My grandmother's trifle recipe starts with these words: "Begin by soaking some leftover cake in cream sherry overnight".
I have never - never - understood that instruction.
Leftover cake? The concept is entirely foreign to me. I do not live in a world in which there is such as thing as "leftover cake". Leftover cake! Chuh!
...... that is, not until now. I have to eat my words. Which is lucky, because my words are "leftover cake". How fortunate!
One unintended consequence of my cake project is that there is a LOT of leftover cake at my house these days. Cake galore. Cake offcuts of strange shapes and sizes. My freezer is filling up with cake packed into takeaway containers that I really, truly should have labelled so that I can tell my lemon cake from my vanilla cake.
It's getting so bad that I've reached the point where cake is being thrown away. I'd like you to pause right now and just consider the implications of that.
CAKE is being THROWN AWAY.
It is a travesty which cannot be allowed to continue.
And so, dear readers, this is what we are having for dessert at my house tonight.
Blackforest trifle, layered with cherry jelly, custard, chocolate cake, pitted sour cherries, whipped vanilla cream and topped with Godiva chocolate flakes.
How do you make blackforest trifle?
Well, you begin by soaking some leftover cake in cream sherry overnight .....
Edit: I've received many requests for the recipe of this trifle since I posted the original pictures. I had no idea it was going to be so popular! Thank you to everyone who has messaged or emailed me. Here is the recipe, and I hope you enjoy it as much as I do.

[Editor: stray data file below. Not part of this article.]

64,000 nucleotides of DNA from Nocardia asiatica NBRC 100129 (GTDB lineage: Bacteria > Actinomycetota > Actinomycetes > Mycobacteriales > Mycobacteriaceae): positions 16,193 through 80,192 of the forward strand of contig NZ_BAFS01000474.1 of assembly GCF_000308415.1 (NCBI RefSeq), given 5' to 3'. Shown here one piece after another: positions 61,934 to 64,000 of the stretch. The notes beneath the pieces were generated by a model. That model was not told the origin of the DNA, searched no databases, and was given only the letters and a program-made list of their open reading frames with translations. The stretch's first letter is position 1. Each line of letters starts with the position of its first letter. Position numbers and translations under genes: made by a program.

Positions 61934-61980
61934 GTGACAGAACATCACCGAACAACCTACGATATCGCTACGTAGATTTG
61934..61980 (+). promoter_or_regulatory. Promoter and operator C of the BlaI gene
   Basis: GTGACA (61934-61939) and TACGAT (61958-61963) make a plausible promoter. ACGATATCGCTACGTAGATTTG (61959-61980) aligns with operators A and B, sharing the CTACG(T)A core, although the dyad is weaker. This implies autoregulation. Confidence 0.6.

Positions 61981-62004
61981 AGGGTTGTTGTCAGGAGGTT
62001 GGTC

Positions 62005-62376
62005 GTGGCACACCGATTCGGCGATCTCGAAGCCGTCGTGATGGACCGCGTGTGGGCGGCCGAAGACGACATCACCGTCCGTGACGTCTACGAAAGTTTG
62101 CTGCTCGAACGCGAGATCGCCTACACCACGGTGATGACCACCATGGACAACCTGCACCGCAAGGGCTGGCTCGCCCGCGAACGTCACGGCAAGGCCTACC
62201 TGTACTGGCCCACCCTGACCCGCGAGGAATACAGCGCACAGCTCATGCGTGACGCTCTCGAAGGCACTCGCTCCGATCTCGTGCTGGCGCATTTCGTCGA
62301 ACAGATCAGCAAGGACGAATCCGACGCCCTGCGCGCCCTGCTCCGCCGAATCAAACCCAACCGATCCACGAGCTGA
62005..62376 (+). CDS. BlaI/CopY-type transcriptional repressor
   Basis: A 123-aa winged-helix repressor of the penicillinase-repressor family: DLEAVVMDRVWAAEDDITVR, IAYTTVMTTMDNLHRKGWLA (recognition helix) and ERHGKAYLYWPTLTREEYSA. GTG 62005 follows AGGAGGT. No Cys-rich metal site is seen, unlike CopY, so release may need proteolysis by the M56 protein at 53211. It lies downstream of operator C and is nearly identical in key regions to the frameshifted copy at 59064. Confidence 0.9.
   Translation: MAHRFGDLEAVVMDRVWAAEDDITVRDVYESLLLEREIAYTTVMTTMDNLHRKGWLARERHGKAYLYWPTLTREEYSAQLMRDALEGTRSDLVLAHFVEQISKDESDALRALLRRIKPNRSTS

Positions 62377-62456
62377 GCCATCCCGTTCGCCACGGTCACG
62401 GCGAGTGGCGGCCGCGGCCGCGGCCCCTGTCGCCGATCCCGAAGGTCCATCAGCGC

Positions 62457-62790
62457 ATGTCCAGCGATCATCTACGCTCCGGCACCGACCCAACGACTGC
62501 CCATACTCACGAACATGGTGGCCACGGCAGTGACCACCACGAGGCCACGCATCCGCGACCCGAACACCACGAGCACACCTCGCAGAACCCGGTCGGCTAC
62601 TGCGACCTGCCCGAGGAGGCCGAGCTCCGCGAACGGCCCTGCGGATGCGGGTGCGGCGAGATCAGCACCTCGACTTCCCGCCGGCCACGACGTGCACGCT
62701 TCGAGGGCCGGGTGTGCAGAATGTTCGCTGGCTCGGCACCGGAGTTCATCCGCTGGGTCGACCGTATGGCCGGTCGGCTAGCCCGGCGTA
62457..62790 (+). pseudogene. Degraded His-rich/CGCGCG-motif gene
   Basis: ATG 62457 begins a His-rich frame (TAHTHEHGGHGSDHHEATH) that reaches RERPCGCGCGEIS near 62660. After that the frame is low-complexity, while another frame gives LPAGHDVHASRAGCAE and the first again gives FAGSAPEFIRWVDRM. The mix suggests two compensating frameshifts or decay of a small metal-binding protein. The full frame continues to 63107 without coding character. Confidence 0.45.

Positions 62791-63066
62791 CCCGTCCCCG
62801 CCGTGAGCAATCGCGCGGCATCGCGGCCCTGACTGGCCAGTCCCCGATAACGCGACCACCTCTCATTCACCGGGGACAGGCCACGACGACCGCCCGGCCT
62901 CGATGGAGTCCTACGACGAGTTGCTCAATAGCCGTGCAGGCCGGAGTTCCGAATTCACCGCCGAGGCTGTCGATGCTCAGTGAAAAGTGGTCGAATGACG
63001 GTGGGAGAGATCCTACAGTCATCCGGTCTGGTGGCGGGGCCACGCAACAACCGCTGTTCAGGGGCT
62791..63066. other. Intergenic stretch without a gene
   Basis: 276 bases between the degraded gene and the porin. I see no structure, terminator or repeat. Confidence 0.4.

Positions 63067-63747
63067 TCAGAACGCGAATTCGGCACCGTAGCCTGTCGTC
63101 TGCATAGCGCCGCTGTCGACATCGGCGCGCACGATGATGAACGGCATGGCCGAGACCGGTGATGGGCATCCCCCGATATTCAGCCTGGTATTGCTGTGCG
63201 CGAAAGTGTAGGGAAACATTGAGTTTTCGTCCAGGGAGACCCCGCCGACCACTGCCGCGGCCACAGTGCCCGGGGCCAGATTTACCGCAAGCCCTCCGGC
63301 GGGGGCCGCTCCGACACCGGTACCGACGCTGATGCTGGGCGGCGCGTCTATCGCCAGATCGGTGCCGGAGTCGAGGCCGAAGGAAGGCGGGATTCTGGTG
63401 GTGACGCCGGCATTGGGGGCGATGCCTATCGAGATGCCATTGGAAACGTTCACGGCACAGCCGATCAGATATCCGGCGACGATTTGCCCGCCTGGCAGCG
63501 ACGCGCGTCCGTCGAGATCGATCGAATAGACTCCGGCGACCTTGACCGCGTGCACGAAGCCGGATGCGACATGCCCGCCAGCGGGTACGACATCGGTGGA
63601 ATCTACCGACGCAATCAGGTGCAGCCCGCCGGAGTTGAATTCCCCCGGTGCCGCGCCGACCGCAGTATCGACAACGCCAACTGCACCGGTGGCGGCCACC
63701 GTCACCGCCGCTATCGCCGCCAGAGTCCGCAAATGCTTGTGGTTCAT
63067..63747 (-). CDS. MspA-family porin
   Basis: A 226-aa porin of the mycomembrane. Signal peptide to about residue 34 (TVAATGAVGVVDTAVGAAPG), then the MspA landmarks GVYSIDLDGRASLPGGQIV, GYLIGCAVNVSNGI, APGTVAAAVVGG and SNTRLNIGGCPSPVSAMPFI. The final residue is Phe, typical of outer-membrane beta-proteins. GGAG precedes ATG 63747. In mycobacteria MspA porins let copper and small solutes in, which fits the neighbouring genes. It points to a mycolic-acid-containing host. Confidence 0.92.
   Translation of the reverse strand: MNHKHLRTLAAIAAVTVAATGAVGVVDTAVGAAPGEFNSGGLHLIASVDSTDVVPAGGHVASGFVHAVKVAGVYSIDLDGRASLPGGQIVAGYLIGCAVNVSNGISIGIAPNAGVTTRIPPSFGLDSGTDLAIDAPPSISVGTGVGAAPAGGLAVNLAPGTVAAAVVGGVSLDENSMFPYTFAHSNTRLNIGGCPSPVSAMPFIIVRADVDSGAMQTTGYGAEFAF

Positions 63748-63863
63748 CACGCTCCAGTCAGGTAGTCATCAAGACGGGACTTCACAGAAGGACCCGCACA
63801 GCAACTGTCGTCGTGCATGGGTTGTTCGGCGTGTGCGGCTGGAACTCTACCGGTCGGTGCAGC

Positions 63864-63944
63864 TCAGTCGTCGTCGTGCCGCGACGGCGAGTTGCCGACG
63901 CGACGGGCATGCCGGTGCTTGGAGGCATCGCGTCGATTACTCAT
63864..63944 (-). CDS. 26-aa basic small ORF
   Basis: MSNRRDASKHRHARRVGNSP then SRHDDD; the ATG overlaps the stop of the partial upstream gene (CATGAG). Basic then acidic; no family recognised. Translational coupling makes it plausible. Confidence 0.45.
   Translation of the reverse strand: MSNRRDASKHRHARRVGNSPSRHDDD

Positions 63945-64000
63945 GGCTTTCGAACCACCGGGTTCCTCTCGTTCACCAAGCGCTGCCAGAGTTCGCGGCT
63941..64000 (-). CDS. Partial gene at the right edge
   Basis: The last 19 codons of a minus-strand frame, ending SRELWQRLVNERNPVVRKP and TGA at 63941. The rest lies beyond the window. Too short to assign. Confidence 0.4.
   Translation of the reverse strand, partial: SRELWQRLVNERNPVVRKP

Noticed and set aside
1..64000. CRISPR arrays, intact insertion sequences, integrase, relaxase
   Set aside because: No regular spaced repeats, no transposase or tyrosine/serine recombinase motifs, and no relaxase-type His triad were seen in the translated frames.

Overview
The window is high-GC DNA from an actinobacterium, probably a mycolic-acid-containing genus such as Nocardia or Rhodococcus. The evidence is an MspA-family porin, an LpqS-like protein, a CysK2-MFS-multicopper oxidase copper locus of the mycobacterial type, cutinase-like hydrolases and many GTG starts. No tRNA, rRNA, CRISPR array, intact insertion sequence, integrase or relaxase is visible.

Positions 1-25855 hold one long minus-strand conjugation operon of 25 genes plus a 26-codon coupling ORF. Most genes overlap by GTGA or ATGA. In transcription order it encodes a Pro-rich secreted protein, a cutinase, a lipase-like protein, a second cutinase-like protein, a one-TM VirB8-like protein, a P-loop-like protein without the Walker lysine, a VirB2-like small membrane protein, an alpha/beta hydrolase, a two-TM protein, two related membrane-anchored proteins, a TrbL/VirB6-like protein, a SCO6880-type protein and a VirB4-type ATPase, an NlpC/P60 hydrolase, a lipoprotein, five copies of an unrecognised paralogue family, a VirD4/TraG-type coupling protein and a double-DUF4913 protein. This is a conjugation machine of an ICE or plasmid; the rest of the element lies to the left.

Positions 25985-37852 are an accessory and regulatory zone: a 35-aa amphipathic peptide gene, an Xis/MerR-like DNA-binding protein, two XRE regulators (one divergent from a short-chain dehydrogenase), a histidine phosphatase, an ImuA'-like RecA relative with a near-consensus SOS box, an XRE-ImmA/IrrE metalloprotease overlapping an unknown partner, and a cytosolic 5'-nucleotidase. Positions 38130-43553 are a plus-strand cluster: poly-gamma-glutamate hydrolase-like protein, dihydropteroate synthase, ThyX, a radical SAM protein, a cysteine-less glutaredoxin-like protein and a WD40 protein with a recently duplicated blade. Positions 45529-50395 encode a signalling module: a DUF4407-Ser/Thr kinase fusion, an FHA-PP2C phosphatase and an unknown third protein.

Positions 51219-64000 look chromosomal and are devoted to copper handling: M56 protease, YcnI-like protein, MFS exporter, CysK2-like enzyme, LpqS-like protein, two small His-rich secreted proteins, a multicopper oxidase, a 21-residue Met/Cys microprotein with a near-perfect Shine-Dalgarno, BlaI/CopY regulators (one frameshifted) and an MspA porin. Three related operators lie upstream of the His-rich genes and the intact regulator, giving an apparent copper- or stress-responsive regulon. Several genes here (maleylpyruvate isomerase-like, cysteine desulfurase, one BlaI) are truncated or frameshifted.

Trifle de la Grandma
Ingredients (makes 6-8)
- as much "leftover" chocolate cake as you have
- 2 packets of jelly - port wine or cherry flavour works best
- 600g jar of sour pitted cherries
- 1 litre thick vanilla pouring custard
- 300 mL thick double cream (for whipping)
- 1 vanilla pod
- sherry (or port, I love Pedro Ximinez for that really rich taste)
- slivered almonds
- dark chocolate for grating
The day before you're going to serve the trifles:
- make and set your jelly. You want it firm, so that it can be cut and won't collapse and dissolve. I recommend using half to two-thirds the amount of water recommended on your packet.
- If you're making individual trifles, set jelly about two cm at the bottom of each glass - and then set the rest into a separate bowl. You'll use this other jelly to make the layers in your trifle
- If you're making one big trifle, set a nice thick layer at the bottom of your serving bowl, but set the rest in a separate bowl, as above.
- break your chocolate cake up into bite-sized chunks, and put it into a shallow pan or bowl.
- drizzle sherry (or port, or grappa, or calvados, or whatever you like) all over the cake. Don't drown it, or it'll go all mushy. You want a nice soft cake with good flavour, not an alcoholic slush. Unless you DO want an alcoholic slush! In which case go right ahead! No judgment here.
- Stick everything into the fridge.
On the day of serving - you can do this any time during the day so it's ready for your event:
- start layering your trifle(s)
- on top of the bottom layer of jelly, add a good layer of chocolate cake
- add two table spoons of cherries to the cake
- pour custard over this layer
- add jelly on top
- then repeat
- and repeat
- and repeat
- Lastly, open up your vanilla pod and scrape the seeds into a perfectly clean bowl with your double cream.
- Whisk this up until it makes soft peaks - not firm ones
- Add a last layer of delicious whipped cream to your amazing trifles
- sprinkle with slivered almonds
- grate chocolate over the top
- sit back and bask in the adulation of guests who praise your culinary amazingness. You deserve it.
Simple! Trifle de la Grandma! You're welcome.